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The world might be waiting breathless for the emergence of a legitimate racing and breeding scene in China but will be gasping and turning blue at some stage while it waits.

Korea is not some mirage, however. It is the real emerging Asian jurisdiction, with many challenges naturally, but the financial clout and the will to make things happen and become one more piece locked in the puzzle as Asia moves to being the centre of the universe in horse racing.

French simulcasting proves a mishit

Simulcasting is definitely not a “build it and they will come” proposition and two sparse French races on Sunday night painted everyone a very clear picture.

Earlier in the day, the sprint from Korea held HK$23.6 million on a single race, perhaps a race with ambitions but no current pretension to a Group One tag yet a race containing a strong Hong Kong connection through Super Jockey.

Later that night, the two Group One races from France, combined, held HK$16.6 million in wagers. There was no Hong Kong link and barely enough runners in each event to bother holding it at all.

There was a time that Hong Kong’s simulcasts from overseas routinely held only an average of HK$5-6 million a race, especially on the less popular fixtures like the Breeders’ Cup, but those days are gone. For a simulcast event now to be seen as a success, even worthwhile, an average of HK$16 million per race looks the waterline. An HK$8 million average is so 2010.

To find anything even remotely as disappointing as Sunday’s French simulcast, we have to hark back to when the Jockey Club tried to slip two lower grade restricted races from Randwick in Sydney into its Melbourne Cup Day simulcast, from, yes, Melbourne. It tried to sneak two chestnuts into a greys only race and punters weren’t blind – the six races from Melbourne averaged HK$13.2 million each, the two from Sydney just HK$5.8 million.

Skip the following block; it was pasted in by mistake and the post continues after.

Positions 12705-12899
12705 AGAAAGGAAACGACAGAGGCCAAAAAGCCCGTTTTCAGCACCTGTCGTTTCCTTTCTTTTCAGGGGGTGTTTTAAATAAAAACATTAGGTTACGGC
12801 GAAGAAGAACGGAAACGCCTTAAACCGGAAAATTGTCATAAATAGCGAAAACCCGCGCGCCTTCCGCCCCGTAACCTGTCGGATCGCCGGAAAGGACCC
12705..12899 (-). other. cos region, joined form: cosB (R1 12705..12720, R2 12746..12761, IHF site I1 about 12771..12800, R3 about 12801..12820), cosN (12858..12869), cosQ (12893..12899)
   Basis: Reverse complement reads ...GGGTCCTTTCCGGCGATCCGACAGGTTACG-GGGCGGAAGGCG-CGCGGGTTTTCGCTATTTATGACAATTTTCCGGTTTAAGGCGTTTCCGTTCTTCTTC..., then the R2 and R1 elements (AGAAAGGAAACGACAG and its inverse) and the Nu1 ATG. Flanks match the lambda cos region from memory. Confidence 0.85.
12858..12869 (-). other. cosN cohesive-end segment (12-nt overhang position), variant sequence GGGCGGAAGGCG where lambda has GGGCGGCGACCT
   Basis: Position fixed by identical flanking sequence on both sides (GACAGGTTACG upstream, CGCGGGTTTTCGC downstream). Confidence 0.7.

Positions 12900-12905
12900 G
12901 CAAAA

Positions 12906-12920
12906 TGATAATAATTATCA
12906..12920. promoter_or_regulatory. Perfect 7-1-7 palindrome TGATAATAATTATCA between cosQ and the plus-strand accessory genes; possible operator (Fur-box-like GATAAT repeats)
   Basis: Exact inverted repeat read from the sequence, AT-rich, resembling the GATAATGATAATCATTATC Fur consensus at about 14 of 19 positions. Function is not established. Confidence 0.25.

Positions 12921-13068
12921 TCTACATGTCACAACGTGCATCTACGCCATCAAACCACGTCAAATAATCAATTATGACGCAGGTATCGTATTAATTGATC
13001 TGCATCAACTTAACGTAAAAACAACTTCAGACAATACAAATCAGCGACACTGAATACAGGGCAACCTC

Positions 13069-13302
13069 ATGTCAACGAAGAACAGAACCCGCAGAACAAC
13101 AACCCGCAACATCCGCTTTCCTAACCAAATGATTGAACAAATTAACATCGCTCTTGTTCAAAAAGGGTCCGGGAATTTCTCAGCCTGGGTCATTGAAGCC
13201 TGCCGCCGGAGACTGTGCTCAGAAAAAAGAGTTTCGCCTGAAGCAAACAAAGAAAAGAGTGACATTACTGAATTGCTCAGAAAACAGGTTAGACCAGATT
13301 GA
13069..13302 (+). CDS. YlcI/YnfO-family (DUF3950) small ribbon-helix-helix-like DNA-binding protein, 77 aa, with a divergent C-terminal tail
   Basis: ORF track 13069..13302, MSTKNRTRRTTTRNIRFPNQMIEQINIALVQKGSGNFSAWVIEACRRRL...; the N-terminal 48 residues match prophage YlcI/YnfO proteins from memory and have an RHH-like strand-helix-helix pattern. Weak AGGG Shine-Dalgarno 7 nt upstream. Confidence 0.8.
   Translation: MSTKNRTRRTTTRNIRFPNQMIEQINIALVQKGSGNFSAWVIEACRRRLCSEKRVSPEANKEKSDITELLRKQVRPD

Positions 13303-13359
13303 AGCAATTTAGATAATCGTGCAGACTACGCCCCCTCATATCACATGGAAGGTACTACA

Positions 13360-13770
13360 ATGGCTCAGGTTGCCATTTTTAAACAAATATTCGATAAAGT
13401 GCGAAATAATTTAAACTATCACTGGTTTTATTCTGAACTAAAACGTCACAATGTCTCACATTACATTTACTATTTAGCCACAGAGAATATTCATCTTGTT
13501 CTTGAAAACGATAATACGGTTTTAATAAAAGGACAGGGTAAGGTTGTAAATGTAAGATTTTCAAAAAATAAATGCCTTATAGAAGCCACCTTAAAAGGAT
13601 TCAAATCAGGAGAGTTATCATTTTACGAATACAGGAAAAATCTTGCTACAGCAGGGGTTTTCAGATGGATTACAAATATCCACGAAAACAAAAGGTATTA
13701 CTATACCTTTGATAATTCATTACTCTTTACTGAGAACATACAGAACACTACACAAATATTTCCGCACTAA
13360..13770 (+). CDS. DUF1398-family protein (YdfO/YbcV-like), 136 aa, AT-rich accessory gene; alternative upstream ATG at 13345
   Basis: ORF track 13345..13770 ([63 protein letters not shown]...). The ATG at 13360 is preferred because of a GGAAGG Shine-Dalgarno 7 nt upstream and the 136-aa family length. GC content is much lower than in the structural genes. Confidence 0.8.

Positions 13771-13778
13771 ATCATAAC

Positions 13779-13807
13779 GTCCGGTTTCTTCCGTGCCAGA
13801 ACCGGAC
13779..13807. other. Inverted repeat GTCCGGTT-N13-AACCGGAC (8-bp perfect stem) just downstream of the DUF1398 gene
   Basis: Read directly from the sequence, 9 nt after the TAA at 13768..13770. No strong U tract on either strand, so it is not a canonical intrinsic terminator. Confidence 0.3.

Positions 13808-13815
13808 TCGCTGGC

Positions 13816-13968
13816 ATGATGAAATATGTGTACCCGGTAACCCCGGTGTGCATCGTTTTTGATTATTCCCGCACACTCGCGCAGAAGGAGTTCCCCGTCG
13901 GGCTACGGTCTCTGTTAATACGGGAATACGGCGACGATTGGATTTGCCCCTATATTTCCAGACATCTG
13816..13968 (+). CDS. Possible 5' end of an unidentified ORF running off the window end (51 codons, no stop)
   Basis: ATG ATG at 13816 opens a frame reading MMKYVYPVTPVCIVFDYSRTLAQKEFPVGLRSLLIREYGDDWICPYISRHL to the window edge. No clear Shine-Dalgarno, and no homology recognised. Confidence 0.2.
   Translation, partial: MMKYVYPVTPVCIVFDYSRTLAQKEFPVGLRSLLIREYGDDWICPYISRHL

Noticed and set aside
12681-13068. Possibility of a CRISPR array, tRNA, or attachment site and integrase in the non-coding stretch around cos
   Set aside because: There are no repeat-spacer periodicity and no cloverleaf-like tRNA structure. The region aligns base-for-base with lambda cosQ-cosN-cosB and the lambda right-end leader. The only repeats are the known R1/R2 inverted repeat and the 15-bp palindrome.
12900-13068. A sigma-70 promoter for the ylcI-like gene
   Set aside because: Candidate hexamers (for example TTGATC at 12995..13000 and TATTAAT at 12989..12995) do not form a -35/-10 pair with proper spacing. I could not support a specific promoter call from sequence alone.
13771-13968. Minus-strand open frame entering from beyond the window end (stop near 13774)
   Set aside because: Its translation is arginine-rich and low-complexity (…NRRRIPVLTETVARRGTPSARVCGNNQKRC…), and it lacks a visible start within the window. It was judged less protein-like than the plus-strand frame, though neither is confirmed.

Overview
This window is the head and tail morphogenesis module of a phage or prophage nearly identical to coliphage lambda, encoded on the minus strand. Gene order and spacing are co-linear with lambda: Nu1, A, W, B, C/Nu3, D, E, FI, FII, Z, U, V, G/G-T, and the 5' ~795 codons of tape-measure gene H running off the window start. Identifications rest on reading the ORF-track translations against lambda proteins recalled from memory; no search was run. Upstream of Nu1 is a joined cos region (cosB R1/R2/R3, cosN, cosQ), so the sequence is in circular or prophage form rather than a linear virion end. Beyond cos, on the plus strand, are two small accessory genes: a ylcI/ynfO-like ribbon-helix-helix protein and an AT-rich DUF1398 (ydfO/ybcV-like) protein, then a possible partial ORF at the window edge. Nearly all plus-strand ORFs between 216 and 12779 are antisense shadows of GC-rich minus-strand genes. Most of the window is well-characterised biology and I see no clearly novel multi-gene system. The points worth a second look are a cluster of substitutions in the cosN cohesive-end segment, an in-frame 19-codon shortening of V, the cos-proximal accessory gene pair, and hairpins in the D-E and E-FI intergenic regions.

To the French, even the world at large, the Prix Vermeille and the Prix du Moulin de Longchamp might have meant something marvellous due to their sexy Group One tags and breeding status – to Hong Kong punters, those things mean absolutely nothing in regard to their attractiveness for betting.

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So these are going to be recurring issues with simulcasting – and, ultimately, bilateral commingling – the small fields which are part and parcel of some jurisdictions and the lack of a hard Hong Kong interest. You’d have to say the Japan Racing Association has nailed it with the proviso that its simulcasts of foreign races, which will commence with the Prix de l’Arc de Triomphe next month, must involve actual Japanese-trained horses competing.

But perhaps the Jockey Club will be forced to bite the bullet and commit to more underperforming simulcasts with the likes of France, where previously only the Arc and French Derby ever got airplay, as it seeks to bond with that jurisdiction looking towards an imminent commingling arrangement later in the season.